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EU conditionally approves Bayer’s acquisition of MonsantoEU conditionally approves Bayer’s acquisition of Monsanto

Final approval hinges on clearance of BASF as buyer of remedy package.

Krissa Welshans 1

March 21, 2018

3 Min Read
EU conditionally approves Bayer’s acquisition of Monsanto

The European Commission announced March 21 that it has conditionally approved Bayer’s proposed acquisition of Monsanto, marking a significant step forward in the progress to close the transaction.

The commission said it has "decided to give conditional approval to Bayer's plans to buy Monsanto" under European Union merger rules. “We were able to do so because of the significant remedies the companies offered, which met our competition concerns in full.”

The commission said its investigation into the merger raised concerns that the transaction, as notified, would have significantly reduced competition and innovation in a number of markets in Europe and globally.

In response to the concerns, Bayer and Monsanto submitted a remedy package worth well over 6 billion euros that the European Commission said removes all problematic overlaps between the parties' activities. Additionally, it ensures that the number of global players actively competing and innovating in seeds and pesticides will remain the same before and after the merger.

“Receipt of the European Commission’s approval is a major success and a significant milestone,” Bayer chief executive officer Werner Baumann said. “Together with Monsanto, we want to help farmers across the world grow more nutritious food in a more sustainable way that benefits both consumers and the environment.”

The conditions cover, in particular, the divestment of certain Bayer businesses, including the global field crop seeds business for canola, cotton and soybeans (with minor exceptions restricted to the Asia region), the research and development platform for hybrid wheat, the global vegetable seeds business, the global glufosinate ammonium business as well as certain glyphosate-based herbicides in Europe predominantly for industrial use.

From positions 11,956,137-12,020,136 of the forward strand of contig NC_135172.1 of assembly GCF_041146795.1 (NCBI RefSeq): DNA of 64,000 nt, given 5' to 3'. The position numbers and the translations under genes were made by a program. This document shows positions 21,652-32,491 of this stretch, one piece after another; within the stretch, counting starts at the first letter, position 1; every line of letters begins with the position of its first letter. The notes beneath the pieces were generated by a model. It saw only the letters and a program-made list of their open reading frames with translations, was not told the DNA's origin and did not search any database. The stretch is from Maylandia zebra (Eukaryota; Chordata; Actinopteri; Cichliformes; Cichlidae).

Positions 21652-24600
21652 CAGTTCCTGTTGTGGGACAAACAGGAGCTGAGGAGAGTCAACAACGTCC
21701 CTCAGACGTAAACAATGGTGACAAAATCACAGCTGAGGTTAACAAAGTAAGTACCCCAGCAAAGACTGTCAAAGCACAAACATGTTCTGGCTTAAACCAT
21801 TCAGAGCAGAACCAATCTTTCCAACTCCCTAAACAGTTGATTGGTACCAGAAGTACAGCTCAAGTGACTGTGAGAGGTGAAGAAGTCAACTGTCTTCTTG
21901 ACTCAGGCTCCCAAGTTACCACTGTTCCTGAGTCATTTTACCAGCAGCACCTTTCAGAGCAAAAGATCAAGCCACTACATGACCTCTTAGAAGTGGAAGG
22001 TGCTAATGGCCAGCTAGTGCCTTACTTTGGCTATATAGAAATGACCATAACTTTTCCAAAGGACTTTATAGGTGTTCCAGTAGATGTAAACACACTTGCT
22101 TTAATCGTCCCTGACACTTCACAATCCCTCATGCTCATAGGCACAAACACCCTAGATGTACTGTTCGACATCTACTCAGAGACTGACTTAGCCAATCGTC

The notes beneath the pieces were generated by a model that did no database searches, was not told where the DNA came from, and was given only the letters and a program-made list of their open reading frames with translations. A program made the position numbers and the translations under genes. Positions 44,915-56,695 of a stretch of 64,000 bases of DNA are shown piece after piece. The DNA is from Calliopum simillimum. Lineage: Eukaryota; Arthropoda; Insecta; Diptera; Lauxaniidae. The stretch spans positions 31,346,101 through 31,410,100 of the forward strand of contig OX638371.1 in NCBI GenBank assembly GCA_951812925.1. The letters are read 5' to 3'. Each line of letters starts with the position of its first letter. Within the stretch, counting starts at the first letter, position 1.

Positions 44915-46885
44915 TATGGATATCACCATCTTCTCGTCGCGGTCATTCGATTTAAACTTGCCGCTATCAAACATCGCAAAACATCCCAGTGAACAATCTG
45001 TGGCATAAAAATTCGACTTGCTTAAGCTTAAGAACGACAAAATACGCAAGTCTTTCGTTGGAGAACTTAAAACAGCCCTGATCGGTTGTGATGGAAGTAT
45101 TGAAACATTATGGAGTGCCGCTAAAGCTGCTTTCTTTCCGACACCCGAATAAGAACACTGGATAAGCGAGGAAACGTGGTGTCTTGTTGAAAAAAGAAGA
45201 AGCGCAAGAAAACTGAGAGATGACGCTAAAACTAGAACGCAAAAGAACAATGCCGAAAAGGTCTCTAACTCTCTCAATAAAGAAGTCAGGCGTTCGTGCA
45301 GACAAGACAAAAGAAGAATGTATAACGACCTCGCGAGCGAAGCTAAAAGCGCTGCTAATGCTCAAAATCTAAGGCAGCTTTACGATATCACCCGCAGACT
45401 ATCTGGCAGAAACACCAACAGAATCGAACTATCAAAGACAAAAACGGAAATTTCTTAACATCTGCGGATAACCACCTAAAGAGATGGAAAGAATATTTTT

In addition, the European Commission is requiring Monsanto to divest its global business with the nematicide NemaStrike, The conditions also stipulate the transfer of three Bayer research projects in the area of non-selective herbicides and the granting of a license to Bayer’s digital farming portfolio.

“Our decision requires Bayer to sell this package to a suitable purchaser. Bayer has chosen BASF,” the commission stated. “BASF is not currently active in seeds markets. It also does not sell a herbicide in Europe that competes with glyphosate.”

At first glance, the commission said BASF seems to have the potential to suitably replace Bayer's competition. However, it said it will now carefully review whether BASF indeed meets all the purchaser requirements and whether the terms of the sale are in line with Bayer's commitments. This includes looking at whether new or existing links between BASF and the parties would negatively affect BASF's ability or incentives to compete.

“This is a complex task, also given the size of the remedy package,” the European Commission said, adding that it is separately assessing whether the sale to BASF itself raises any competition concerns. The current deadline for this decision is April 16.

“Bayer will only be allowed to implement the takeover of Monsanto after the commission has assessed and approved the sale of the remedy package to BASF,” it added.

The transaction remains subject to customary closing conditions, including receipt of required regulatory approvals. Bayer and Monsanto are working closely with authorities – including the U.S. Department of Justice – with the goal of closing the transaction in the second quarter of 2018.

Bayer has now received approvals for the transaction from substantially more than half of the some 30 regulatory authorities, including those in Brazil and China.

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